Univ. Belgrade
Dr. B. Novaković
Small Solar System Objects
(S2, elective, 6 ECTS)
Learning Outcomes:Learning advanced and specific topics on the physical and dynamical characteristics of Small Solar System objects (aka asteroids, comets and trans-neptunian objects). By the end of this unit, students will be able to describe the characteristics of the main types of SSSOs’ and explain the different types of evolution associated with each. The students will be also able to formulate scientific questi ons about the Small Solar System objects (SSSOs) and communicate scientific ideas, procedures, results, and conclusions using appropriate formats and terminology.
Knowledge and Understanding:
Upon completion of the course, the students have the knowledge on origin, composition and evolution of SSSOs, and the advance understanding of scientific concepts applied to study these objects, as well as of the importance of the SSSOs in context of planetary science. By the end of this course, students will be also able to select and review the literature relevant to a problem under consideration, and to analyze qualitative and quantitative data, and explain how evidence gathered supports or refutes an initial hypothesis.
Applying Knowledge and Understanding:The knowledge and understanding acquired during the course will allow students to solve different scientific problems arising in any research related to the SSSOs. They are able to analyze and evaluate different information and data-sets, and to use different models to further extend their knowledge on the topic. Especially, students will be able to perform numerical simulations of collisional and dynamical evolution of different small body populations, to recognize mechanisms responsible for these and to identify and date collisional asteroid families.
Program1. Overview of populations of small solar system objects 2. Basic concepts of celestial mechanics: 2-body problem; perturbations; 3-body problem; n-body problem; disturbing function; resonances, chaotic motion; non-gravitational effects 3. Asteroid Composition and Physical Properties: The Compositional Structure of the Asteroid Belt; Mineralogy and Surface Composition of Asteroids; Taxonomy; Sizes, Shapes and Spins. 4. Evolutionary Process: Dynamical Evolution: The Dynamical Evolution of the Asteroid Belt; The Yarkovsky and YORP Effects.The Collisional Evolution of the Main Asteroid Belt; Space Weathering Processes. 5. Asteroid Families:Identification and Dynamical Properties of Asteroid Families; Physical Properties; Collisional Formation and Modeling of Asteroid Families. 6.Multiple Systems: Asteroid Systems: Binaries, Triples, and Pairs; Formation and Evolution of Binary Asteroids. 7.Trans-Neptunian objects:Origin; Orbital and Dynamical Properties; Composition and Physical Properties. 8.Comets: Orbital and Physical Characteristics; Source Regions; The Active Asteroids. Comet–asteroid continuum.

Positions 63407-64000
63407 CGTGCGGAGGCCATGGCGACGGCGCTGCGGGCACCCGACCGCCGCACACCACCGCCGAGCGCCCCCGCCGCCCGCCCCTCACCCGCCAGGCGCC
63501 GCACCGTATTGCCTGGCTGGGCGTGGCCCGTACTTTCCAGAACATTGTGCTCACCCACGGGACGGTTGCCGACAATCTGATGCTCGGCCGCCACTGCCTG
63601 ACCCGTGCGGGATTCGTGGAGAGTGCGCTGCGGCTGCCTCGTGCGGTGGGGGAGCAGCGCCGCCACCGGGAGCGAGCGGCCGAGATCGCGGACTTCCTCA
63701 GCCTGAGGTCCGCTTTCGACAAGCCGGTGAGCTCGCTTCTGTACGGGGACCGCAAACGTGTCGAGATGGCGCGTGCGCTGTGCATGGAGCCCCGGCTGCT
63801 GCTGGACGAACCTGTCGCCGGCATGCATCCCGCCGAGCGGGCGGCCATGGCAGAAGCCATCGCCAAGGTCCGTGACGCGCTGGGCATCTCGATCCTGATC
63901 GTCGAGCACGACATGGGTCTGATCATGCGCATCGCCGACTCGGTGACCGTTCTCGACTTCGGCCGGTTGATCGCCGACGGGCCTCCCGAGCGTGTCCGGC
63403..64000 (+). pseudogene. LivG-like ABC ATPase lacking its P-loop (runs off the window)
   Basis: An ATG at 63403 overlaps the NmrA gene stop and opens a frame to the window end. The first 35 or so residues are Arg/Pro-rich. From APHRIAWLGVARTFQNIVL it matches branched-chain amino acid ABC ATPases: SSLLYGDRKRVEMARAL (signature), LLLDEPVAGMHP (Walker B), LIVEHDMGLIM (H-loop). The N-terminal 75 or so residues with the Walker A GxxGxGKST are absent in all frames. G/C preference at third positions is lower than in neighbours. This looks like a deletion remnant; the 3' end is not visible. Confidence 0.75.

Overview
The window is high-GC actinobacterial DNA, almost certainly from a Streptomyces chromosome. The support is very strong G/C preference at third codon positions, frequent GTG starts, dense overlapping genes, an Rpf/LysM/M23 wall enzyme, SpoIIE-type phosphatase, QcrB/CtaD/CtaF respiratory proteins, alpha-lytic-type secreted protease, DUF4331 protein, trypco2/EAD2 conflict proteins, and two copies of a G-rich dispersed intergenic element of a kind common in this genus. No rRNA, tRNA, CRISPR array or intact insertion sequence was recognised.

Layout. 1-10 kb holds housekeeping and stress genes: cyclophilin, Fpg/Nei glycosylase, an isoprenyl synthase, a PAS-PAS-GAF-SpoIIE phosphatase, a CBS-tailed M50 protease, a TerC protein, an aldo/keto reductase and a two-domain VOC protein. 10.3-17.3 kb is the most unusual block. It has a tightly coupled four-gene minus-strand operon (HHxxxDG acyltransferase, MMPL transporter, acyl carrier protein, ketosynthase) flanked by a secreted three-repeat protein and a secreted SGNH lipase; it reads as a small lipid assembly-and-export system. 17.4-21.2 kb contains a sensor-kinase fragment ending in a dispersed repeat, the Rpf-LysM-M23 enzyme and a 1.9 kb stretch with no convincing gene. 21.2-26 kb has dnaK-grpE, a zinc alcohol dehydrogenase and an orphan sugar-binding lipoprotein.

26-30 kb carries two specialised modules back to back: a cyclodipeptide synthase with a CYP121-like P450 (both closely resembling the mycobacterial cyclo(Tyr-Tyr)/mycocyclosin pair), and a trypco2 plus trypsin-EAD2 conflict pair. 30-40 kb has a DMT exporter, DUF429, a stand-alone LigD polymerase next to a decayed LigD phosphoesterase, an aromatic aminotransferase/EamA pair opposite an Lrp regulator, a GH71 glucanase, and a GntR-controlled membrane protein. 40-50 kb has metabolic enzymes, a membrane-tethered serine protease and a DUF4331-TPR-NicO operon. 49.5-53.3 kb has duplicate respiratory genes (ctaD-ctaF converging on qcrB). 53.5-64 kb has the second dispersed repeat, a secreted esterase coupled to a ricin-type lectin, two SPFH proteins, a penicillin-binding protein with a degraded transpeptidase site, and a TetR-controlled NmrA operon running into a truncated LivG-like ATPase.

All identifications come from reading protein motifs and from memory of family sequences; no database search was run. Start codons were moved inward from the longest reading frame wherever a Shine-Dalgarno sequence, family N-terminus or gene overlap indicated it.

Description of how the course is conductedThe course consists of theory lectures presented using both, blackboard and slide presentations, accompanied by examples, exercises and hands-on experience.
Description of the didactic methodsCombination of different didactic methods: frontal, interactive, problem-oriented
Description of the evaluation methodsWritten intermediate test:intended to verify that students acquired the basic knowledge on subjects covered during the first part of the course. Critical thinking activity: intended to stimulate active discussion in the classroom Analysis of a selected journal paper:aiming to test students’ ability to apply acquired knowledge Oral exam:meant to verify the students’ ability in explaining clearly and correctly problems and information
Adopted TextbooksAsteroids IV, Patrick Michel, Francesca E. DeMeo, and William F. Bottke (eds.), University of Arizona Press (2015) Bruno Bertotti, Paolo Farinella, and David Vokrouhlicky: Physics of the Solar System, Kluwer Academic Publishers (2003) Selected scientific papers
Recommended readingsThomas H. Burbine: Asteroids: Astronomical and Geological Bodies, Cambridge University Press (2017) Linda T. Elkins-Tanton: Asteroids, Meteorites, and Comets, Facts On File, Inc., New York (2010) Julio A. Fernandez: Comets – Nature, Dynamics, Origin, and their Cosmogonical Relevance, Springer Netherlands (2005)